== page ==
An alternative cryptosystem, relying upon the difficulty of solving the "discrete logarithm problem" rather than factoring, was the topic of my seminar during Spring 1996. I'm interested in a particular case using "elliptic curves" (currently used in some cell phones), as well as a future case using number fields. Elliptic curves are also applied to factoring, and some old results using Lehigh's blaze cluster were reported in the Algorithmic Number Theory Symposium (ANTS VII), Berlin 2006. Readers at sites with access may view the paper at Springer online. Earlier results obtained using the old fire cluster are described at [ecmnet2004fin]. Further information may be obtained by following the ECMNET link.
For information on the Number Field Sieve "GNFS" algorithm, try browsing the links from the Lehigh webpage for the RSA130 factoring challenge. This algorithm was used in an extensive data collection effort ("sieving"), which produced a gigantic sparse matrix with 3,500,000 columns. The matrix equation was solved on a Cray C90, using 62 hours of CPUtime, breaking a 430-bit RSA key (130 decimal digits) into two 65-digit primes. While the RSA cryptosytem, used to provide security for web browsers and computer operating systems, currently relies upon 768-bit or 1024-bit keys; our computation [gave] the largest key broken in public, and [was] described at AsiaCrypt'96, a cryptography conference. Subsequently, I had a part in breaking RSA-140, as described in the paper at Asiacrypt'99. Finally, see the published paper Factorization of a 512-bit RSA Modulus . (These numbers were part of "Cryptographic Challenges," specifically "The RSA Factoring Challenge", from RSA Laboratories. The 512-bit key is RSA-155, with 155-decimal digits.) The current record [still!!] is RSA-768 (with 232-decimal digits), which used a parallel version of the matrix solving software.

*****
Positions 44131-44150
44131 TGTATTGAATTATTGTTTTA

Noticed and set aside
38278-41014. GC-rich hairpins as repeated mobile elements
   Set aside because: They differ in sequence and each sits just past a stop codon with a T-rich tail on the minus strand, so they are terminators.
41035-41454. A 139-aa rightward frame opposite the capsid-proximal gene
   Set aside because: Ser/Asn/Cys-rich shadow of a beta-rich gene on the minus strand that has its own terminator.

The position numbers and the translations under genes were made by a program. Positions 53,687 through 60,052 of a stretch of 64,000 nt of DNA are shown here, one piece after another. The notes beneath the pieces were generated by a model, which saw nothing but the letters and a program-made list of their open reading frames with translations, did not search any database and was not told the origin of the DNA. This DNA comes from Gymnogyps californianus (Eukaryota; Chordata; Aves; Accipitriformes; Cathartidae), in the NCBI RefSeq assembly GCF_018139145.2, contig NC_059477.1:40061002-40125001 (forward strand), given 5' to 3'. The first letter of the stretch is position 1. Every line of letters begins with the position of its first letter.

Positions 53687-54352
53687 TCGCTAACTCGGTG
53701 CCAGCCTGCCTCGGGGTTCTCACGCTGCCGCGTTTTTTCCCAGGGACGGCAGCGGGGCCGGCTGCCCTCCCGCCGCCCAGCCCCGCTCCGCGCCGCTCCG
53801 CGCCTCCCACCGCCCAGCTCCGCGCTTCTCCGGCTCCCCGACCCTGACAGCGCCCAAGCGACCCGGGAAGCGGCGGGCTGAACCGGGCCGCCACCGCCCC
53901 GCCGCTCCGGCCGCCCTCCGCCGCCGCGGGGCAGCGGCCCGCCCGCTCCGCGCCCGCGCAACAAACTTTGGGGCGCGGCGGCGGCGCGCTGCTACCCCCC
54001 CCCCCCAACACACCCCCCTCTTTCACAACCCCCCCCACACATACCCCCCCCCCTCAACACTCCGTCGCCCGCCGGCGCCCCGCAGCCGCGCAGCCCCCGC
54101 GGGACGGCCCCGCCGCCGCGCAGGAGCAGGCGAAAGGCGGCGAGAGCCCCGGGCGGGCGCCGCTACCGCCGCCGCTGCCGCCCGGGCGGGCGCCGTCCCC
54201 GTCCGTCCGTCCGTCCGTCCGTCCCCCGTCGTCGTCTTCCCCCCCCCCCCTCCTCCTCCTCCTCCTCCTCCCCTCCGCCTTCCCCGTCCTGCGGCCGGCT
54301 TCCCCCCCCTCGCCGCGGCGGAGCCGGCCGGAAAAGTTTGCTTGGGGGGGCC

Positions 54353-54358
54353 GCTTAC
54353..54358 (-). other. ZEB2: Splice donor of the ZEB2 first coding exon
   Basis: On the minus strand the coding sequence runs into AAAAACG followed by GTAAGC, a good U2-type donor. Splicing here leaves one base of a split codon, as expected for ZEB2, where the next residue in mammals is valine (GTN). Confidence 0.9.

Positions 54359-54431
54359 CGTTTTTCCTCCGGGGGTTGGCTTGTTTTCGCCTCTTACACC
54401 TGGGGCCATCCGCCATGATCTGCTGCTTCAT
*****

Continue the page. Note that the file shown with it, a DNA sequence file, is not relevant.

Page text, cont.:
A publically available version currently ran on Lehigh's Corona cluster, using MPI. For comparison with 1996, I completed a factorization by solving a sparse matrix problem with 30.7 million columns that used 50K core hours on 128-cores of corona. For sieving results in 2005 obtained using Lehigh's SGI Origin computer cf. [snfs2004]. There are reports of an effort to factor RSA-896, with 270-decimal digits; as well as attempts to estimate the difficulty of RSA-1024, with 309-decimal digits (cf. Factoring Estimates for a 1024-bit RSA Modulus ).
Recently Paul Zimmermann reports that he excepts his team to be involved in the factorization of RSA-1024 "around 2020-2025". They expect to remove another factor of two from the estimated sieving time from 2010, using improved polynomial selection. That is, by finding a number field that in particular has even more small algebraic primes.
To go to Lehigh's home page, click here.
BRUCE A. DODSON